We squeezed our first sail to the San Juan Islands into Christmas vacation in the middle of my third year of teaching. Weather proved to be windy and wet, so we donned our foul weather gear. And when we arrived, we anchored in the middle of protected Reid Harbor on Stuart Island. Of course, this photo is from a different trip in the summer.
Eager to explore, we rowed to the marine park dock, tying our dinghy alongside the only other boat in the harbor. A Christmas tree bedecked the racing sloop’s stern in holiday splendor and its owners invited us aboard when we returned from our ambling ashore. What we didn’t anticipate is that this afternoon visit of exchanging sea tales would end at ten o-clock in total darkness.
If we had thought to turn on our anchor light, brought a compass and had taken bearings, or packed flashlights, we might know where our boat swung at anchor in the large bay. Later, we learned that flashlight and lanterns aren’t effective unless you are a couple boat lengths away. Spotlights, like the landing lights of a small plane, are needed. Who knew? What should have taken us half an hour, took us an hour, but we did find our boat!
This gem, Stuart Island, is flanked on two sides by the U.S./Canada border that splits Haro Strait and Boundary Pass.
Both channels are vessel traffic lanes for ships arriving from the Pacific Ocean, through the Strait of Juan de Fuca, to Vancouver, Canada. The same waters are home to pods of Orca whales.
From Reid Harbor, it is a 7.6 mile hike roundtrip to Turn Point Light Station where the above photos were taken. The keeper’s home shown below is under restoration, but the accompanying barn is a Coast Guard museum open to the public and staffed by volunteers in the summer.
Atop nearby Lover’s Leap, a sheer rock cliff (with a story behind its nickname, I’m sure), is a popular picnic spot overlooking the Canadian Gulf Islands. We never tire of the view.
A family operates the island’s single retail business on the honor system. After visitors select locally designed t-shirts, greeting cards, and postcards from two wooden sea chests staged beside the county dirt road, they mail in their payments using the IOU slip and envelope provided. It’s fun to take a peek at their treasure each visit.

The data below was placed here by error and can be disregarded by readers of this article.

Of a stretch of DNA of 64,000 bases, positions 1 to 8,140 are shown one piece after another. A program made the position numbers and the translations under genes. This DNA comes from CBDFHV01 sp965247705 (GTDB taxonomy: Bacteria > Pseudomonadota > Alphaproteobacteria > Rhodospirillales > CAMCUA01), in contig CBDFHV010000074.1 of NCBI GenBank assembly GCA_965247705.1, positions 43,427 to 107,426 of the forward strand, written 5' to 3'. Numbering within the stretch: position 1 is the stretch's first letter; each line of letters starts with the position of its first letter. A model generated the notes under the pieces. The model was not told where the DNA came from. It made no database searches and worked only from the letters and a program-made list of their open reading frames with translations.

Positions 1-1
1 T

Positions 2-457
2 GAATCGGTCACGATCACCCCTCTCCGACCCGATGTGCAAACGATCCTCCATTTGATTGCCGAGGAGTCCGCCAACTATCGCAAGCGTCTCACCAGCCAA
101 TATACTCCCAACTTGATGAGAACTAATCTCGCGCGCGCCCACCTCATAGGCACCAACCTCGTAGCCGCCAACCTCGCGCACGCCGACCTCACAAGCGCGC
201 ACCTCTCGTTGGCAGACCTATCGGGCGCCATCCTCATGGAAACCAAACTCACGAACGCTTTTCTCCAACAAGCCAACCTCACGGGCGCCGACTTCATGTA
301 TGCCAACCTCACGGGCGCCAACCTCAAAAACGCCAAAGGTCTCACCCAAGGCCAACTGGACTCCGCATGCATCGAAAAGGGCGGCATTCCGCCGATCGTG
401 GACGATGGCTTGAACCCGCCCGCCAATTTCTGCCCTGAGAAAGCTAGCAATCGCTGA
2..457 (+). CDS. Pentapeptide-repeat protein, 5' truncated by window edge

Unlike the ferry accessible islands, finding enough students to keep Stuart Island’s one-room schoolhouse open has been a challenge in recent years. The old teacherage (Stuart Island museum) and old schoolhouse (library) were built in the early 1900s. The newer building was erected in 1980, first as a gym, theater, and community meeting hall before becoming the main school. Since the island does not have electricity, the school runs on a diesel generator and invertor. It is heated by an oil-fired furnace and woodstove. A well provides fresh water and there are outhouses. Rustic!
There are two ways to visit Stuart Island. By air, landing on a short grassy runway in a wheel plane or landing on the water in a floatplane.
Or by sea, dropping anchor, snagging a mooring buoy, or tying to park docks in Prevost Harbor or Reid Harbor.
Where do you find shelter from the storms of life? When the winds blow and the waves rock your boat, do you seek the Lord, read His Word, and pray? Or do you seek your family and friends first? God draws near to those who fear Him. He is in control and you can trust Him to lead you to safety.
Psalm 46:1 says, “God is our refuge and strength, a very present help in the time of trouble.” (NKJV)
Thanks for reading!